Then find out your height. Lets say you’re 5 feet tall. Most likely the crew is going to fit you the best. Theres no real “height chart” when buying a scooter, its whatever you like most. I made a little height chart of my own for you to look at and get an idea of what scooter MIGHT fit you best. Keep in mind tho, its whatever you like! Some people like small bars others like big bars.

  • Crew - If you’re 5 feet or shorter
  • Strata - If you’re 5 feet - 5 feet 6 inches
  • Kota Signature - If you’re 5 feet - 5 feet 6 inches
  • Clover - If you’re 5 feet 6 inches or taller
  • Custom scooter - Can customize the bars so you can buy this at whatever height!


This is very important, its your choice! If you really want the grey on black clover complete, get it! Every scooter Lucky sells is top of the line and you won't be disappointed with any of them. Just remember, any of these scooters will get the job done!

Allow me to recap for you.
  • CREW - Meant for the younger and starting out rider that might just flow around the park dropping into things and doing only tailwhips.
  • STRATA/KOTA - Meant for a typical rider that wants to get into scootering. A great scooter to do anything from tailwhips to buttercups on. 
  • CLOVER - Meant for an older stronger rider. Someone who will have no problem dropping in or learning the basics. This scooter and withstand the gnarliest of street rails.  

Keep in mind, if you really want to get a scooter fit perfectly to you, get a custom scooter.

Get Your Pro Scooter


Topics: buying guide

Creating new scooter parts

Nov 19, 2014 1:00:00 PM

One thing I think many people do not understand is how much time and effort go into creating a new part or coming up with a new design. I I’ve been working in the Lucky office for the past month and I have seen how much effort goes into creating, naming, designing, and branding a new part. Alot of kids think that its super easy and takes no time at all to think up and make a new part. Well, they would be wrong. I’m going to talk a little bit about how much effort it does take and how much time actually does go into designing and producing a new part. Check out this segment I like to call “Creating new scooter parts”!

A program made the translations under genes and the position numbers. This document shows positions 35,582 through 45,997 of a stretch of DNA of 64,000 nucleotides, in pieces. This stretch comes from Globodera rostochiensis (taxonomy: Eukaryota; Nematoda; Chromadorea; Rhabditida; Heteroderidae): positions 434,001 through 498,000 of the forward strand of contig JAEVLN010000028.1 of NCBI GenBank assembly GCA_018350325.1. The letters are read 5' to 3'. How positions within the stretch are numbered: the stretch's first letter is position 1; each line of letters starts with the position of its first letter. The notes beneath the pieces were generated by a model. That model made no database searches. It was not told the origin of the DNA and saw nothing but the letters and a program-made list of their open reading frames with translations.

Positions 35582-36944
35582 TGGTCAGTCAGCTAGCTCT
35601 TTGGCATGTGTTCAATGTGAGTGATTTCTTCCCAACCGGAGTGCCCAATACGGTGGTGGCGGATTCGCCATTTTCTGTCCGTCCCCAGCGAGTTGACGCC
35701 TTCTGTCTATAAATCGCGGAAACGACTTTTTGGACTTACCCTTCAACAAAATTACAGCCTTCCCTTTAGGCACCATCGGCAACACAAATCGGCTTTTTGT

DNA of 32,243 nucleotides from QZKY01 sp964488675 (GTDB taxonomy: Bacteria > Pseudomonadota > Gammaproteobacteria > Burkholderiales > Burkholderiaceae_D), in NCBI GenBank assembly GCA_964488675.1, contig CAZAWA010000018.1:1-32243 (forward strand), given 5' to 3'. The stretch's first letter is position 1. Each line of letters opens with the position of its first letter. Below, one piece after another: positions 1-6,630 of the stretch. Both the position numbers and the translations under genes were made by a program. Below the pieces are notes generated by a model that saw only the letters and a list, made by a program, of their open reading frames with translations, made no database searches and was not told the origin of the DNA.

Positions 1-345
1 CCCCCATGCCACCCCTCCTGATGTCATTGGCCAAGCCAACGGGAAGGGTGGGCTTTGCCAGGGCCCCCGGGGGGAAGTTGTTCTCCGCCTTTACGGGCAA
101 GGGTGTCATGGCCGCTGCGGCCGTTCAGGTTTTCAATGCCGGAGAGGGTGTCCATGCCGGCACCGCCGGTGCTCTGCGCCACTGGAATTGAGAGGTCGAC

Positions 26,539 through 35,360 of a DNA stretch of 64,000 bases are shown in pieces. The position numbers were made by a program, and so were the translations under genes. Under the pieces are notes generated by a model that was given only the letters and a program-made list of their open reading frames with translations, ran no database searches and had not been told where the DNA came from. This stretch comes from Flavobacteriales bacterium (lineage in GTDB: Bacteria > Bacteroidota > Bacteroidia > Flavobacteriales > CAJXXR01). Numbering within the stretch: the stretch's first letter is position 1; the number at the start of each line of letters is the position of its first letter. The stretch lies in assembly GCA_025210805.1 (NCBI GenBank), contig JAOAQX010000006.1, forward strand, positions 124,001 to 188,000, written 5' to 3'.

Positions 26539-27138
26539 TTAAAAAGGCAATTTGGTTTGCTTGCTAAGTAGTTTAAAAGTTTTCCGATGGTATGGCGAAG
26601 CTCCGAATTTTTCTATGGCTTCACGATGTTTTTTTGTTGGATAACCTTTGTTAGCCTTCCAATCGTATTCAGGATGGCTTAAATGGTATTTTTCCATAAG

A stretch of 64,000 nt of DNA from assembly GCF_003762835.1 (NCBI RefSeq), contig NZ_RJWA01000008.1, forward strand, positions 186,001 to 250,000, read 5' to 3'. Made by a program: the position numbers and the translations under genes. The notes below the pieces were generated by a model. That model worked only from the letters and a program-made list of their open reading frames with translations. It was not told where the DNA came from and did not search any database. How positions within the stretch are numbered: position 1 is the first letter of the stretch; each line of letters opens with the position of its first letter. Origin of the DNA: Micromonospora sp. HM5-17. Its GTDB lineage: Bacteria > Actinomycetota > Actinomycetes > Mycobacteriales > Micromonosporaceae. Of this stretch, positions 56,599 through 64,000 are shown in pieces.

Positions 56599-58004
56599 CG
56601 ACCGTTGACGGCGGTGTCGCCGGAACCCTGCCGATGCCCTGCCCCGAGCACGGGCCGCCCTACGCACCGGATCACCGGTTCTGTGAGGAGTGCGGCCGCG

Creating the idea

The first thing that goes into making a new product is thinking about it mentally and sketching it up. Thinking about a new design for a part can be tricky work. You dont want to do the exact same thing a different brand has or do somthing thats not going to sell. You’ve got to come up with an original design that the team riders like and that you think will sell. Once you have your design thought up whether it be a wheel, a bar, a fork, etc, it’s now time to sketch it out. You can sketch it out on the computer or on paper, whatever. I know Lucky mocks-up their new designs on the computer along with putting down sizes and colors.

Having the part made

After you’ve thought up the idea you now have to create the part to be tested. You got to bring or send your product mock-up to your manufacture. They will take it and make however many real life replicas of the item you tell them to. This can take a long time.


Testing the part  

Now that you have the part its time to test it. This is a key step in creating a new product. You want your team riders to test the product so if there are adjustments to be made, they can be made. If team riders don't test the product, it could be faulty and break when you mass produce it which would not be a good thing. After people test the parts and the company makes adjustments, its time to move on.

(check out lucky riders testing the original lucky wheels)

Branding the part    

It’s now time to brand the part. When I say “brand the part’ I mean put logos/designs over the parts for look/marketing. You want to make sure that you don’t overload the part with decals/laser engravings but you want to do enough to make sure everyone knows thats a (whatever your brand is) product. Everyone/every brand does this step different so the amount of time can range depending on how much detail goes into your branding.



Selling the product

After the part is complete and finished its time to have it mass produced. This can take awhile depending on where your parts are being made and how many parts you’re having made. Once you receive the product you send it out to your shops/dealers and begin to sell!

So there it is, the process of making a scooter part to selling it. It is allot longer than most people think. It can even take longer than a year. Product coming out in 2016 could be getting thought about today! I’m sure I missed a small few things but this is the jist of what most companies go through.

Topics: scooter parts